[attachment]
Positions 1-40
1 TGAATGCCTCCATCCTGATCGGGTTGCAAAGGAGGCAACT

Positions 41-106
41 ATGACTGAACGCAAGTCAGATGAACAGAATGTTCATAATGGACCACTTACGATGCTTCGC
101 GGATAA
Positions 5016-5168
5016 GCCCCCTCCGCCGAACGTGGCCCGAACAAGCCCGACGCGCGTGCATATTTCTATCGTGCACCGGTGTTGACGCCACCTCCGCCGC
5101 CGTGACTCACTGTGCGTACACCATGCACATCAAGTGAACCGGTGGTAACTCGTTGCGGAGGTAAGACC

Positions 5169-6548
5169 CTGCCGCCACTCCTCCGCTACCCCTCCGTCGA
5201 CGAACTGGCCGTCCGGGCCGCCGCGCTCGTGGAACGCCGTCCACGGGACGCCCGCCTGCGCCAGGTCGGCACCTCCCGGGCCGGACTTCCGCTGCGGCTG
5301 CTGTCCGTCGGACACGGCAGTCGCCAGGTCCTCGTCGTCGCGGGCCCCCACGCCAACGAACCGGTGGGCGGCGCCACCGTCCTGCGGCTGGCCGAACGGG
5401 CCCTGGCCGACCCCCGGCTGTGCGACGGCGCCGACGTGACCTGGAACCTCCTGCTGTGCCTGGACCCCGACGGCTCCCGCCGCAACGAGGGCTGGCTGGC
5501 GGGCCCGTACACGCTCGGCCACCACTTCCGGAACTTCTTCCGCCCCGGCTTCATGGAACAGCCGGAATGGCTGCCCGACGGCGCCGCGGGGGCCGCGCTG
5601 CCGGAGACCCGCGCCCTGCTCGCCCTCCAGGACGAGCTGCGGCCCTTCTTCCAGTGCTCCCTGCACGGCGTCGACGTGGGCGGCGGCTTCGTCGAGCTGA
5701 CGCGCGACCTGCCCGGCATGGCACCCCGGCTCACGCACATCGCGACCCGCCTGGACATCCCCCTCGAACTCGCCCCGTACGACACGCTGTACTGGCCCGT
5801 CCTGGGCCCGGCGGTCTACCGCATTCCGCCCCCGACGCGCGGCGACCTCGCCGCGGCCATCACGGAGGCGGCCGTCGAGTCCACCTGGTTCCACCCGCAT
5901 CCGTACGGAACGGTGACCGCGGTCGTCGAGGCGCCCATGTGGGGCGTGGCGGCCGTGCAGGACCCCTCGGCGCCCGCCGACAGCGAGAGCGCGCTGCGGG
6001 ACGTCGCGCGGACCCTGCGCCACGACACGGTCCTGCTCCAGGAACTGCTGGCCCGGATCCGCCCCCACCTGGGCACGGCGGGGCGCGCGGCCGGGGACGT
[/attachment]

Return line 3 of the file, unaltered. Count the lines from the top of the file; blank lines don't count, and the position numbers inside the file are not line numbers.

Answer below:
Positions 41-106